“Here at the window of the turret room, Lavren, at the sill of the Demerara window, Marie Elena behind him on her deathbed telling the last tales before the end of the world as bachac ants attack the rose bushes in Immaculata’s sunken garden, and woodlice eat their way through the pitchpine floorboards, and Josephine sits by the kitchen door shelling pigeon-peas: from this vantage point, Lavren can listen and write and tell the history of the New World.” So begins a hallucinatory Caribbean tale involving the imperialist land-grab, sexual anarchy, abandoned women, religious mania, “the destruction of the Amerindians, the enslavement of Africans and the indentureship of the Indians,” and culminating in self-rule and independence. “People were dreaming in the twilight barrack-rooms, in the kerosene-lit villages for the setting of the imperial sun.”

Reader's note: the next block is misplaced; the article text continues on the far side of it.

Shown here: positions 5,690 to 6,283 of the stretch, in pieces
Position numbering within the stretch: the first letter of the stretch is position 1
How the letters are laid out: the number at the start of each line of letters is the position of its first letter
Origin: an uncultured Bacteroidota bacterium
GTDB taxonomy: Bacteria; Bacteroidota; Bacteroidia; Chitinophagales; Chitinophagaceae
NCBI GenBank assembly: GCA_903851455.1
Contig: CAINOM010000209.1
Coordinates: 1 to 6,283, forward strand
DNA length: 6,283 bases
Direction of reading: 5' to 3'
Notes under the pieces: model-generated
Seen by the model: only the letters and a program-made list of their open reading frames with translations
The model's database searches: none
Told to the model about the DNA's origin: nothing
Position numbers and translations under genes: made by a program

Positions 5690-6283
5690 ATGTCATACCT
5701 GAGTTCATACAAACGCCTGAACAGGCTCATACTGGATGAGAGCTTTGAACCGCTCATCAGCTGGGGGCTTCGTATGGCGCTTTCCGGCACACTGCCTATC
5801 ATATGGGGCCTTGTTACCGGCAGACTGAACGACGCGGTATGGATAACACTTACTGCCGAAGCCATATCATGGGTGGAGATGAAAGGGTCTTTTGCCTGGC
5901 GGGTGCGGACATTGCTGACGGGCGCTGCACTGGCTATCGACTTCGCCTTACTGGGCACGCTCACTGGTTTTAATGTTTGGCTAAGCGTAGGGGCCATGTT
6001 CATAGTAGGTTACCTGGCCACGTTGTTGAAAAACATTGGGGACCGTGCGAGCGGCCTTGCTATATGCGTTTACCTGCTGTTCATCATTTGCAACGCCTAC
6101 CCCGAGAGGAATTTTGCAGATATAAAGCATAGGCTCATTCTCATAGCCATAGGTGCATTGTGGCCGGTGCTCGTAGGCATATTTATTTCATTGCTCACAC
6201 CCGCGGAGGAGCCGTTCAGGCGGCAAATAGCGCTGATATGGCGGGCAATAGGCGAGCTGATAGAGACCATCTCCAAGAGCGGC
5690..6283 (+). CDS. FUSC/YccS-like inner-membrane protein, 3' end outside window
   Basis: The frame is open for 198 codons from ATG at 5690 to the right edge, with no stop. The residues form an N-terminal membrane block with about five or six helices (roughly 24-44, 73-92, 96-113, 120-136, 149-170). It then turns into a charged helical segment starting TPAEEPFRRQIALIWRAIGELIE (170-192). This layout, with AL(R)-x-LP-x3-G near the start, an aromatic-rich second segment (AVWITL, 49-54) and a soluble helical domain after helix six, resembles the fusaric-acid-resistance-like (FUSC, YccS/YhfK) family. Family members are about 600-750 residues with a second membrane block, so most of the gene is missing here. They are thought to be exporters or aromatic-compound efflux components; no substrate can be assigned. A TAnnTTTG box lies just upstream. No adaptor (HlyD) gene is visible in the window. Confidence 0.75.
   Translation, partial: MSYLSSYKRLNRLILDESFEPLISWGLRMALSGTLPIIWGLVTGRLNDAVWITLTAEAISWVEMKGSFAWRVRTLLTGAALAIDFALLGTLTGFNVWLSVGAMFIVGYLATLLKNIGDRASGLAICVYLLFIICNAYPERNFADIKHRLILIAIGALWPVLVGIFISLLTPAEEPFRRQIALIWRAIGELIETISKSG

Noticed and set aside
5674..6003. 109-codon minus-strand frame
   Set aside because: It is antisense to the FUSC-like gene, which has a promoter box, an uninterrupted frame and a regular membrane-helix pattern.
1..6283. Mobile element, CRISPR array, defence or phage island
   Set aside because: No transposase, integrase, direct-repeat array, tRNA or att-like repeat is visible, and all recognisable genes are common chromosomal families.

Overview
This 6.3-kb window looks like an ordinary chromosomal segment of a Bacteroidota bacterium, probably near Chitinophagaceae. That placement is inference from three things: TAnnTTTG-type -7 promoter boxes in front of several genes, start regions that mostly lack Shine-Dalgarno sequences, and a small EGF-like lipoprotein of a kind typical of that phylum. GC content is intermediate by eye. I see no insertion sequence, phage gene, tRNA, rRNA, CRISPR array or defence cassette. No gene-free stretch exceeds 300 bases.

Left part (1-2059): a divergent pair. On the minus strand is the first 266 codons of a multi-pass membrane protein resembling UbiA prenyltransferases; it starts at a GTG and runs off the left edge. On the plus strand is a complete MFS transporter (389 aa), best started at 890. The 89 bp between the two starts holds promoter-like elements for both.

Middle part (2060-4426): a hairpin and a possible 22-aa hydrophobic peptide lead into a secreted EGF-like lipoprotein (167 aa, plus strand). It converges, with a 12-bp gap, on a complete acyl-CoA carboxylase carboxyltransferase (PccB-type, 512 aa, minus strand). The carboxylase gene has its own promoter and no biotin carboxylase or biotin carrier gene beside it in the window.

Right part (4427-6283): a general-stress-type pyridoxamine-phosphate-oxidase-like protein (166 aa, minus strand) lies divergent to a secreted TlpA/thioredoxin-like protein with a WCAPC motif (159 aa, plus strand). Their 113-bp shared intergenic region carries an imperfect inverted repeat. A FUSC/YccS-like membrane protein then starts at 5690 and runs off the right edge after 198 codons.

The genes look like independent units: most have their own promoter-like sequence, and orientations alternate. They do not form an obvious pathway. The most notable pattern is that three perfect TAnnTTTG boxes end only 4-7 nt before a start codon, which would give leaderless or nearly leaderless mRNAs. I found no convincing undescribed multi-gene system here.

Lawrence Scott weaves a magical, lush tapestry of words and images, bringing alive local legends and family narratives; and redressing written histories. The impact of the events recounted still resonate in Caribbean society today. A quasi-historical novel, Witchbroom recounts the story of a colonial white enclave on an offshore island through muddled memories. The central narrator repeats what he remembers “from the distracted mind of his muse Marie Elena, and her art of telling stories while they eat Crix biscuits, rat cheese and guava jelly together in the turret room overlooking the Gulf of Sadness.” The stories are bewitching and highly disturbing. The reader surfs a tidal wave of addictive fascination like a Dickensian tricoteuse sitting beside the guillotine in Paris watching heads roll during the public executions of 1793-4.